It is a remarkable phenomenon, but it seems ever to be true, that the one thing that any otherwise intelligent and reasonable person can do that will always invariably drive everyone around him into a bloodthirsty rage is to simply refuse to argue about an issue that others find important. It has happened again and again in nearly every messageboard or mailing list I've ever been a part of. This is what Bruce has done here. But there are times when it is a very good thing to refuse to argue about an issue. Sometimes there's really nothing to argue about. Sometimes arguing about something just takes up too much time. Othertimes you just have to not argue in order to keep your sanity. IRL if you are in a crowded room where everyone is shouting and raving at each other and at you, you don't try to argue. You either leave the room, or do something to calm down or get rid of the people who are causing all the raucus. But if you stand there and keep saying "I refuse to argue" you are likely to get lynched. That's the way of the world.

In my opinion, Bruce probably should have simply stopped discussing the issue. Then those who thought he was wrong could have peacefully left and progressed to their own projects and plans. But each time he came back and gave the smallest hint of an argument without fully explaining his reasoning, and basically saying "I'm not going to argue with you seriously," he caused others to become even more enraged at his failure to engage them directly. The fault lies in both sides. Bruce should either have seriously taken up the argument or never posted anything on the issue again. Eventually things would have died down if he did the later, and maybe he and others would have reached some kind of accord had he done the former (although at the expense of a great deal of time). But then, the goading and attacking done by those responding didn't help to encourage that kind of response, nor did the development of irrational prejudice and hatred toward him.

Anyway, there's been a sort of chain reaction here that has lead everyone to expend far too much energy and reason on this than it was ever really worth. In the end this will be a very small blip in history, barely worth mentioning.

by Navindra Umanee (not verified)

> In the end this will be a very small blip in history, barely worth mentioning.

Except that several good things came out of it for KDE including tighter integration and polish with the Debian base OS, better suitability for the enterprise in general, and maybe more. :P

Focus on the positive. We're already moving ahead with our *constructive* proposal. :-)

by Derek Kite (not verified)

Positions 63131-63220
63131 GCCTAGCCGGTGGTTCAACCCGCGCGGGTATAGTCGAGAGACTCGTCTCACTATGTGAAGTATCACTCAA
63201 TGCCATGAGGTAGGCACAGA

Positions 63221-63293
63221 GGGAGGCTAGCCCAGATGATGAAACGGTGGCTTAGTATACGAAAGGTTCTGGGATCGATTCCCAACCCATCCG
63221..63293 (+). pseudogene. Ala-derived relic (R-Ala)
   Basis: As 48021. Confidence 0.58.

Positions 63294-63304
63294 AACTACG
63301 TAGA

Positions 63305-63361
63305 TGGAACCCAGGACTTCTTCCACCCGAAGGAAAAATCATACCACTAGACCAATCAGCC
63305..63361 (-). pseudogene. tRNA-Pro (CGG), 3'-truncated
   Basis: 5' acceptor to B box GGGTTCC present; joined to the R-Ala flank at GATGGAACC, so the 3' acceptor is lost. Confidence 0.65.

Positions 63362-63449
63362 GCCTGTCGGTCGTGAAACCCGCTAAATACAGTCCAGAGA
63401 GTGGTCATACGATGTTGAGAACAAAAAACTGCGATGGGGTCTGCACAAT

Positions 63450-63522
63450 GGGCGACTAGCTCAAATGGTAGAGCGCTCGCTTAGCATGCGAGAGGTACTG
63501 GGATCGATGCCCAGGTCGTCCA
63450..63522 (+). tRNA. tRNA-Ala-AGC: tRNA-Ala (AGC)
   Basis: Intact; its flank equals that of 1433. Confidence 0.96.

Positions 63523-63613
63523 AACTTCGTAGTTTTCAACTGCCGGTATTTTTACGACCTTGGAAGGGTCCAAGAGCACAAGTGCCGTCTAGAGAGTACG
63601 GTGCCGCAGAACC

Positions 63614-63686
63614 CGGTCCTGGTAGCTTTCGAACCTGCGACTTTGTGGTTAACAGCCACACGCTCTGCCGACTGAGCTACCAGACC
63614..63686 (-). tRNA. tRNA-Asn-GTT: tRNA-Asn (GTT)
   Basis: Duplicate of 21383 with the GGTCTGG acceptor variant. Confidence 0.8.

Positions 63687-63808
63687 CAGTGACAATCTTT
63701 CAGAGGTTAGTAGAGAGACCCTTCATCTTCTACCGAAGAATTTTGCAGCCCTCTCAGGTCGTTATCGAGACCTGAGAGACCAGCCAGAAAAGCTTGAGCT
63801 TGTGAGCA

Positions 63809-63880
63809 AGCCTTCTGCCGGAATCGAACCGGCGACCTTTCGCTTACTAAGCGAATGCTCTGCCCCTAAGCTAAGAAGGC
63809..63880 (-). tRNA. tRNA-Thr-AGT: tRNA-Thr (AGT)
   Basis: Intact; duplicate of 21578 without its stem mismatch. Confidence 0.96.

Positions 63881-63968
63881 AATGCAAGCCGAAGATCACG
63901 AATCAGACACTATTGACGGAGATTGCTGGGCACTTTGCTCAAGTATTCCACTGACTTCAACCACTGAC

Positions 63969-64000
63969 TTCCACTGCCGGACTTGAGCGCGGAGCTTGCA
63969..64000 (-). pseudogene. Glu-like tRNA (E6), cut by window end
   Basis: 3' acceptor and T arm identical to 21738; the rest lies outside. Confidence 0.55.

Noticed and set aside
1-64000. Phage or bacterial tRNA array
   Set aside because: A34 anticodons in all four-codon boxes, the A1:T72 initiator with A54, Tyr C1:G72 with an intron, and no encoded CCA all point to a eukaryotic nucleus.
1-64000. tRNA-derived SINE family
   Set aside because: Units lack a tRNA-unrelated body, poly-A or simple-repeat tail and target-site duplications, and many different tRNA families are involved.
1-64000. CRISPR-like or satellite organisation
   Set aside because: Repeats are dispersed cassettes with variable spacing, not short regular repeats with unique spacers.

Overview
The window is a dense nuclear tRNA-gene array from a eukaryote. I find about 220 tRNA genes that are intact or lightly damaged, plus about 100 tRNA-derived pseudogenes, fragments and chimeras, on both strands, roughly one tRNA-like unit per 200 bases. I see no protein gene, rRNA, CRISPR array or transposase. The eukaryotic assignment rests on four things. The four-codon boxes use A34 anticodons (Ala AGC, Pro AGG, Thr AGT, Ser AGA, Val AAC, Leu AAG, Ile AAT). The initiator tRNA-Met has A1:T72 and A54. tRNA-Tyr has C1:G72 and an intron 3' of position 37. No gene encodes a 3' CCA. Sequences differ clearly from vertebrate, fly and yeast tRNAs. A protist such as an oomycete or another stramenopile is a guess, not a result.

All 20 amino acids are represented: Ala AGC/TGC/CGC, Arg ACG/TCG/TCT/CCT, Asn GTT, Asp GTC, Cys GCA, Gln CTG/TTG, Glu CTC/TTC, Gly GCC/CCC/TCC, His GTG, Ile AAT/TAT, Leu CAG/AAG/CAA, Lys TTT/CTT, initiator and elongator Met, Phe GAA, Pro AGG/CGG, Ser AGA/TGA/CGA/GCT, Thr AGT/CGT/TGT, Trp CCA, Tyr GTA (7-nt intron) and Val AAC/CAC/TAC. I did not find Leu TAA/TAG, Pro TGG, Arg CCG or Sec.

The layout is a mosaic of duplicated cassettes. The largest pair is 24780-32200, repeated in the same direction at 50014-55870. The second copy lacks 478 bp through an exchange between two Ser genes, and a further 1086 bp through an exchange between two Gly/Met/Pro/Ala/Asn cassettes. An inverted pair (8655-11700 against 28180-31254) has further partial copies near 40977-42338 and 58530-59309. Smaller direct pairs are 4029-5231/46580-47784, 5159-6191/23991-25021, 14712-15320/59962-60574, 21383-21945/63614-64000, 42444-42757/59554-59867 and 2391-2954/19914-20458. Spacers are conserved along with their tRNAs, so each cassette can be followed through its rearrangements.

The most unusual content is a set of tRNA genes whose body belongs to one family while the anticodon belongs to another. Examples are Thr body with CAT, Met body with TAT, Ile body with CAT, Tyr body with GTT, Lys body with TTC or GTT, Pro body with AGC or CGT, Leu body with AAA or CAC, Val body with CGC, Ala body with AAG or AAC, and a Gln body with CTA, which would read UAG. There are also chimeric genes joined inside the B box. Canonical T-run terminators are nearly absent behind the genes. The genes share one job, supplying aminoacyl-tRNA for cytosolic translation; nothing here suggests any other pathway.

Hmmm. Is this like Andrew Morton posting a wrong patch on LKML to generate discussion?

The mind boggles.


by Kurt Pfeifle (not verified)

> And just because someone expresses a few poor (or poorly worded) arguments
> about a controversial subject doesn't mean you should lose all respect for
> him and treat him like a vile enemy.

I've reread the discussion as it happened in the archives.

--> First the UserLinux leader said that he wanted cooperation from "the community".

--> He also said that the project will be guided by "meritocracy" (meaning if you do work and give code you will have more of a say).

--> Then he opens the discussion. But he does hardly participate in the debate.

--> After a few days he comes back and declares his decision to *exclude* KDE and Qt and not support it. And he says he has taken the decision "by fiat".

--> He compares himself to Linus. (AFAIK Linus does participate in all debates where he later may "take the decision" on his own. And Linus *explains* his decisions....)

The debate might have been passionate at times -- but KDE/Qt supporters *never* argued for being the *exclusive* desktop default system. They always wanted to include GNOME apps, and suggested steps to achieve that even better. The debate was lead with real *facts*, *figures* and *arguments* (with Bruce P. hardly participating), and hardly any "flame".

Please note, that even all of people favouring GNOME as the default were also wanting to include and integrate KDE apps (where GNOME is lacking a good enough alternative, such as K3B, Quanta and KDEPrint).

Bruce "final" decision was that KDE and Qt is in effect excluded from UserLinux official support, something which _no-one_ _had_ _even_ _argued_ previously! And he does it on the grounds that he wants to provide a development platform for Independent Software Vendors (ISVs) which is "free of compensation" (meaning you don't require to give back anything -- neither code [GPL] nor money [commercial Qt license] -- for their use of Free Software devolopment libraries.

Why do you then wonder about the fact that people are now speculating who the anonymous investors are? Asking themselves who is part of the "industry consortium" who *may* put "1 million $US per year" into UserLinux (as Bruce P. indicates in his White Paper)? Asking if it is them may be controlling a hidden agenda behind the UL effort to utilize "the community", or at least a willing part of it?